The Love of Siam Full Movie

The Love of Siam is a 2007 Thai gay-themedromanticdrama film written and directed by Chookiat Sakveerakul. A multi-layered family drama, a groundbreaking element of the story is a gay romance between two teenage boys. The film was released in Thailand on November 22, 2007. The fact that the gay storyline was not apparent from the film’s promotional material initially caused controversy, but the film was received with critical acclaim and proved financially successful. It dominated Thailand’s 2007 film awards season, winning the Best Picture category in all major events.

The Story of Love of Siam

Ten-year olds Mew and Tong are neighbors. Mew is a soft-featured but stubborn kid, while Tong is a more masculine, energetic boy who lives with his parents and sister, a Roman Catholic Thai family. Tong wants to befriend Mew, but the quiet boy and his outgoing neighbor are not initially close. At school, effeminate Mew is teased by several other students and harassed until Tong steps in to defend him. Tong receives injuries and now they begin a friendship. Tong apologizes to Mew for the chewing gum incident. Mew is grateful for Tong stepping in and responds that now they are even. Mew plays on his late grandpa’s piano and is joined by his grandma, who begins to play a song. Mew asks his grandma why she liked that song and his grandma responds by telling Mew that it was played for her by his grandpa. It was a way for him to express his love to her and she explains that one day, Mew will understand the meaning of the song.

Six years pass; Tong’s father is a severe alcoholic, due to his guilt for losing his daughter. Tong has a pretty–but uptight–girlfriend, Donut. Tong and Mew are reunited during their senior year of high school at Siam Square. The musically talented Mew is the lead singer of a boy band called August. The meeting stirs up old feelings that Mew has harbored since boyhood, his love for Tong.

Mew is also the object of an unrequited crush of an obsessive neighbor girl, Ying, who is trying to use a voodoo doll and other tricks to make the boy like her. Unfortunately for her, Mew is more interested in his boyhood friend Tong, who has now become the inspiration for writing the new songs. The manager, as well as the entire band, are all impressed with Mew’s composition.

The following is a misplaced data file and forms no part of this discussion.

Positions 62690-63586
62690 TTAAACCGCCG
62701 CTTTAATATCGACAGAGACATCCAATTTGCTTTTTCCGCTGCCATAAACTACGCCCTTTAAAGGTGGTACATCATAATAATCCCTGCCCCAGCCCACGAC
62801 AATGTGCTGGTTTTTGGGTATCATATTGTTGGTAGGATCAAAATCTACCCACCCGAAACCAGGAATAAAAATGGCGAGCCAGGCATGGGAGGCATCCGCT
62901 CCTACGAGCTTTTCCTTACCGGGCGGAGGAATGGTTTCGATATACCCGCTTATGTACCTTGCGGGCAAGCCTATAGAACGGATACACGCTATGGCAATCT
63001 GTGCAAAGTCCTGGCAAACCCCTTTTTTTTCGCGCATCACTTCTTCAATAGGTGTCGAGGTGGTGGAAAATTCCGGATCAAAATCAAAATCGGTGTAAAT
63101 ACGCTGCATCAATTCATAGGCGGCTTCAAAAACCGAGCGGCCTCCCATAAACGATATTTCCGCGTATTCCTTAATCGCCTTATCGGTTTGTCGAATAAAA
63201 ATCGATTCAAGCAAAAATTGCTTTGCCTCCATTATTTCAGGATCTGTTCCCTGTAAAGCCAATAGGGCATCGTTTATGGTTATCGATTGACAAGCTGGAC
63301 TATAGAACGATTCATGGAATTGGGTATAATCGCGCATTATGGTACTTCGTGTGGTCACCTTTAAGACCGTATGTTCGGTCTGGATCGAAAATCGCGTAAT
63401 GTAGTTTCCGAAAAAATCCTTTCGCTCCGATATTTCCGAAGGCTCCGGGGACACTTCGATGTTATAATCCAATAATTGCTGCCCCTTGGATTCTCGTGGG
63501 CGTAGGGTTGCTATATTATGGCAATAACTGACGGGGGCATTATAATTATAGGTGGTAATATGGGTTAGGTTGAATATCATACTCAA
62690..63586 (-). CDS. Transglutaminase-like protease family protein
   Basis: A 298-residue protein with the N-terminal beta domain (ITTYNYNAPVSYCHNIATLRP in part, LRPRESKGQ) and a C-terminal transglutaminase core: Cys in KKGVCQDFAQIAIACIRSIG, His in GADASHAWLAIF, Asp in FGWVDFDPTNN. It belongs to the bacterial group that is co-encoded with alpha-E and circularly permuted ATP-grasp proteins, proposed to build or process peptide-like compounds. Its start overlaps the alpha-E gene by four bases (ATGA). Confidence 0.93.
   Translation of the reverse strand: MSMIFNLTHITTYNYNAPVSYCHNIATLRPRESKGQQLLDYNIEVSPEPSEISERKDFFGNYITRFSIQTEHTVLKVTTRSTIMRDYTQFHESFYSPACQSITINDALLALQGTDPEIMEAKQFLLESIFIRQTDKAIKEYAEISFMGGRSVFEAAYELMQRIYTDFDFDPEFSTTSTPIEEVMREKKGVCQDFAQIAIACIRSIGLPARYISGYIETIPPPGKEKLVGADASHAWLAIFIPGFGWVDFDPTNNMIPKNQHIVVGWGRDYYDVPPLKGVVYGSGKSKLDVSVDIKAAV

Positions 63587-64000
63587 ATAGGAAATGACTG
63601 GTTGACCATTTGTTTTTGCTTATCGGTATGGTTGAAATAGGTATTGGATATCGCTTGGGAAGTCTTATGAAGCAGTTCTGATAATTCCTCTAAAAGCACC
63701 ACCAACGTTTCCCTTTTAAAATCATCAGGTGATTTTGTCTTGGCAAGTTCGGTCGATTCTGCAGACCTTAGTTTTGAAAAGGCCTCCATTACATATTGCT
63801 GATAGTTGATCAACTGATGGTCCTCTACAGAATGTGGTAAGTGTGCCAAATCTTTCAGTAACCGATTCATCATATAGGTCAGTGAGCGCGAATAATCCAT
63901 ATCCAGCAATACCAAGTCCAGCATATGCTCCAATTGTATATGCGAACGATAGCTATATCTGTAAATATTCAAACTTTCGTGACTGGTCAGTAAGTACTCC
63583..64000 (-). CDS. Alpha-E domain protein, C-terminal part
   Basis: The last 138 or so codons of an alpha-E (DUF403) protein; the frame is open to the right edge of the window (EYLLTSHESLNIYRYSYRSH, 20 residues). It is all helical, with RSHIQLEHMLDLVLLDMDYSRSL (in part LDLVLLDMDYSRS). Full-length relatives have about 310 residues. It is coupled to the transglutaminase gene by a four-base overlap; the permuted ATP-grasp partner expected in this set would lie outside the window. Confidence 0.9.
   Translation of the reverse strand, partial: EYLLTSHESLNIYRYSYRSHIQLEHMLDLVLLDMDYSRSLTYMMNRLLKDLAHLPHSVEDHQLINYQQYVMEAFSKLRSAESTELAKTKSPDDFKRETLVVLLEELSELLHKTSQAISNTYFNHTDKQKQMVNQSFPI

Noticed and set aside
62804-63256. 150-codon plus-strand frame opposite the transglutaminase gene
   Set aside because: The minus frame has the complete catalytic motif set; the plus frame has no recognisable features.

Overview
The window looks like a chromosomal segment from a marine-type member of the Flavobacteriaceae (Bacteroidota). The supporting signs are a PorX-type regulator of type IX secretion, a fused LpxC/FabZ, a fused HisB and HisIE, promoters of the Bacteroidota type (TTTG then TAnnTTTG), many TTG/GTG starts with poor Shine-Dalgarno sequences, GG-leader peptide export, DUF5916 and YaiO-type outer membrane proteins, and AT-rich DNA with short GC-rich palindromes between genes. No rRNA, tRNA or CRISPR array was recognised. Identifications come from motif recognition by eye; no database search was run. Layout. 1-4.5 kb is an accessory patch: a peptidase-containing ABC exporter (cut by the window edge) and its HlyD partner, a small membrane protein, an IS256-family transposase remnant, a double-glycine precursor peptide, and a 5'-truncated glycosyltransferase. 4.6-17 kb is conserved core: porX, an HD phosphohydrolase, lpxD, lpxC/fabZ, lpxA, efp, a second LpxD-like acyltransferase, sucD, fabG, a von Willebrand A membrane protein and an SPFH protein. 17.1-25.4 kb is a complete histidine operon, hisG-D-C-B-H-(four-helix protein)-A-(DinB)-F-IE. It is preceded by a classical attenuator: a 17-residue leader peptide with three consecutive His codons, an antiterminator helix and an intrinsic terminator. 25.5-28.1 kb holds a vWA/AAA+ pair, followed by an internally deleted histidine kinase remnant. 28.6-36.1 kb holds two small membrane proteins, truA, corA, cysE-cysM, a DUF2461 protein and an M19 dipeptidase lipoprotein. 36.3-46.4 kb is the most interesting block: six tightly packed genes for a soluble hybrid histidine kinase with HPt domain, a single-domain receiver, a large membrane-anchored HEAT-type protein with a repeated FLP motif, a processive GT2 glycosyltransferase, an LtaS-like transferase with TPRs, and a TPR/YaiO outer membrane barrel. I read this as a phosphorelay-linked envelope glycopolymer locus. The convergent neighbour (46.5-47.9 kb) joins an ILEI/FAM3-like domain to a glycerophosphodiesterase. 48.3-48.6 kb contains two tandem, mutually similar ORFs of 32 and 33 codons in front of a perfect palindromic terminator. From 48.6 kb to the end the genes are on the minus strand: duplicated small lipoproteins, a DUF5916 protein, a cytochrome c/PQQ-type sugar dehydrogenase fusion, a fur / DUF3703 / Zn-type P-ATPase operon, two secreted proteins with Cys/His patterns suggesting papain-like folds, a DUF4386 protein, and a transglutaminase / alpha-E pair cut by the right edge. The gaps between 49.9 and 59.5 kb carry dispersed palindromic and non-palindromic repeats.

Mew and Tong at the garden after the performance of Mew

At Christmas time, as Tong and his mother are decorating their Christmas tree, he finally finds a way to show her how controlling she is. June has saved money and about the same time heads off in a bus to Chiang Mai. Whether June and Tang were the same person, we will never know.

Tong goes to Siam Square for a date with Donut. Mew has rejoined the band, and they are playing nearby. Tong abandons Donut, telling her they are no longer together. He then rushes to see Mew play and is guided there by Ying, who has accepted the fact that Mew loves Tong. After the performance, Tong gives Mew his Christmas gift, the missing nose from the wooden doll that Tong gave him when they were children. Tong then says to Mew, “I can’t be your boyfriend, but that doesn’t mean I don’t love you.” The film ends with Mew putting the missing nose back to the wooden puppet, saying “thank you” and crying quietly.

Marketing controversy and audience response

From left to right – Mario Maurer, Kanya Rattanapetch, Witwisit Hiranyawongkul and Chookiat Sakveerakul Marketed as a typical teen romance between boys and girls, the gay aspect of the love story was controversial. Thai-language web boards were posted with messages of support, as well as accusations by moviegoers that they were misled into watching “a gay movie.” Writer/director Chookiat Sakveerakul admitted the film was marketed on the film posters and in the film’s previews as a straight romance because he wanted it to reach a wider audience.

“The movie is not all about gay characters, we are not focusing on gay issues, we are not saying, ‘let’s come out of the closet,’ so obviously, we don’t want the movie to have a ‘gay’ label,” he said in an interview.

But the director confirmed the mixed reaction of audiences. “I went incognito to a movie theater and observed the audience. I didn’t expect such a strong reaction. Maybe I was just too optimistic that homophobia in Thai society had subsided.”

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